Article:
The Big Picture (L’homme qui voulait vivre sa vie) – Movie Review

Great photography and a vibrant performance by Romain Duris barely keep this lead-footed psycho-drama afloat.

Eric Lartigau’s break through psychological thriller owes most of its success to the performance of Romain Duris, the perpetual bad boy of French Cinema. The reluctant delinquent in “The Beat That My Heart Skipped” steps over the line, again, in this murder mystery that ends with the perpetrator making crime pay, and successfully punishing himself at the same time.

Duris plays Paul Exben, the co-owner of one of Paris’ most exclusive law firms. He makes millions in fees with the deft touch of his hand on the errant cheek of a spoiled heir. His partner is Catherine Deneuve (who else?) who announces she is going to die soon and leave the entire company to Paul. So, he will go from being a multi-millionaire to a near-billionaire.

The perfect family surrounds Paul and his perfect set of friends, everybody jolly with the best food and wine money can buy.

Does this sound like a set-up, or what? Maybe not, unless you have seen Duris’ previous films, in which case you know this bad boy will stand for all this wealth and success for long. He has to find some way to blow it all, to mess up the deal and to die alone and in lonely humiliation. After all, is this French drama, or what?

The film trots along at a nice pace, and growing guilt and fear on Paul’s part, as his back story is revealed. His zillion dollar legal success is actually a cover for the fact that he lacked the guts to pursue his real love, which was photography. His pal and former photo geek comrade Grégoire (Eric Ruf) pursued his dream and made a success out of it. He is making a fraction of the money Paul pulls in, but, after, all, he is pursuing the higher goal of fine art.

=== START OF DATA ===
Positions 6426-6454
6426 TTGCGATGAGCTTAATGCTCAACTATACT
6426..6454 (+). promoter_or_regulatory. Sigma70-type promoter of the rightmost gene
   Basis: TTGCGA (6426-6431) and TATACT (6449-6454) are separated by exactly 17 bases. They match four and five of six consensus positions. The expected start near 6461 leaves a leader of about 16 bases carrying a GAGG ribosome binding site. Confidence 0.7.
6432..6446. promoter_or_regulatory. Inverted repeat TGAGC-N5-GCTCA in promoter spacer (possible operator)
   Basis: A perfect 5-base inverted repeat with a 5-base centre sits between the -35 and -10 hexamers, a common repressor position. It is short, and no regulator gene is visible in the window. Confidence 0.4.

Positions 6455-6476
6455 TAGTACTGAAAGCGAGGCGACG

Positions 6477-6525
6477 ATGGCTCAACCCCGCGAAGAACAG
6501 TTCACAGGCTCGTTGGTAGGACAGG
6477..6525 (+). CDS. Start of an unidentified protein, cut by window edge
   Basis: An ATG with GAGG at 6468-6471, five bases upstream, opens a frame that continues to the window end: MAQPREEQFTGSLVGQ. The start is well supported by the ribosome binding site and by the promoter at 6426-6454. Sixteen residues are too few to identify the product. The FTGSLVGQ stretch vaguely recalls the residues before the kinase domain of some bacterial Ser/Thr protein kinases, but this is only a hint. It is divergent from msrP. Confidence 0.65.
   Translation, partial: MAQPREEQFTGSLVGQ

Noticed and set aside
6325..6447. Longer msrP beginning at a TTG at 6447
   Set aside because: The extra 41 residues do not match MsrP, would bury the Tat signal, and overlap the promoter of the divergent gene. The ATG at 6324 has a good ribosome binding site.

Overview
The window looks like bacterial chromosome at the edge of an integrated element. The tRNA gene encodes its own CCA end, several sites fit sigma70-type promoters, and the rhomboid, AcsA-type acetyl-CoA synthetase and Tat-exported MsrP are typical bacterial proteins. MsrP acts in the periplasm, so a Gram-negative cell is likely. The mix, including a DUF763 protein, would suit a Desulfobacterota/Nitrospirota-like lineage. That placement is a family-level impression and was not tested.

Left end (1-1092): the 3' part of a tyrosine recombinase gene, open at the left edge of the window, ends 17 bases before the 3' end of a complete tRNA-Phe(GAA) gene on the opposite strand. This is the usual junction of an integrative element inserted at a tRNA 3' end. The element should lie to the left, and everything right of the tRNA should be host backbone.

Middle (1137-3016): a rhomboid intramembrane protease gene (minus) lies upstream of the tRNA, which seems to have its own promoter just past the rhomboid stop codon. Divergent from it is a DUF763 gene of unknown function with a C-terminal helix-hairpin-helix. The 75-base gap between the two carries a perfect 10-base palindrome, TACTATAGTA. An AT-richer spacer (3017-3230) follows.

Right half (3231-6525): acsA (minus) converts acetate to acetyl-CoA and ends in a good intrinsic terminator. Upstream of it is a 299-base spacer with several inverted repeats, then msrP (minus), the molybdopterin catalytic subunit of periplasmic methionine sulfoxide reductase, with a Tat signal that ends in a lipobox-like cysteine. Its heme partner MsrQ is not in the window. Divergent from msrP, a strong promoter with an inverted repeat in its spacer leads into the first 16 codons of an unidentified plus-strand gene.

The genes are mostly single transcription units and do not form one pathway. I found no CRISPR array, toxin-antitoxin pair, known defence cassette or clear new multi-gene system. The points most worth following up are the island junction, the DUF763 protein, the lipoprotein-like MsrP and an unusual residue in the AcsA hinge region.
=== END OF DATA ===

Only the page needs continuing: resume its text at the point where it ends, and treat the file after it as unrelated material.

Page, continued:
Well, you just have to go along with it. Paul is a millionaire genius lawyer failure and his friend is a Nikon snapping magazine illustrator success story. Underscoring Paul’s “failure” is the fast that Greg is going to steal his wife in the near future, emasculating the gutless Paul once and for all. With friends like this in France, who needs enemies?

That is as far as this review will go in the way of spoilers. You can figure the rest out for yourself, or, better yet, go see the flick and watch the inimitable Romain Duris sweat, as only he can. About two dozen Cesar nominations for the main actors in the film and hundreds of credits testify to the quality of the acting. Although the acting is first rate, the plot does not fall far from the tree of cinematic murder mysteries. Luscious cinematography by two-time Cesar nominee Laurent Dailland make this a great film for a rainy Sunday afternoon, even without a scintillating screenplay.

Although this movie will not make history in the field of crime screenplays, there is a certain self-examination and self-flagellation that suits the character of Paul Exben very well. Even better, it suits the temperament and mien of Duris to a tee. In the end, Paul gets what he wants and what he dreads at the same time. He is forced to decide for once and for all if he wants to try for wealth, again, or commit himself to a life of poverty stricken artistic achievement.

There is even a bit of ironic humor stuck in there, somewhere, as Paul’s Midas’ Touch threatens to be his ultimate undoing. In the end, it is best to accept what we are and go where our hearts lead us. Unless, that is, our pal is canoodling our wife, in which case all bets are off.

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Directed by: Eric Lartigau
Written by: Eric Lartigau, Laurent de Bartillat, Emmanuelle Bercot, Bernard Jeanjean and Stéphane Cabel, based on the novel by Douglas Kennedy
Starring: Romain Duris, Marina Foïs and Niels Arestrup
Release Date: October 12, 2012
MPAA: Not Rated
Run Time: 114 minutes
Country: France
Language: French
Color: Color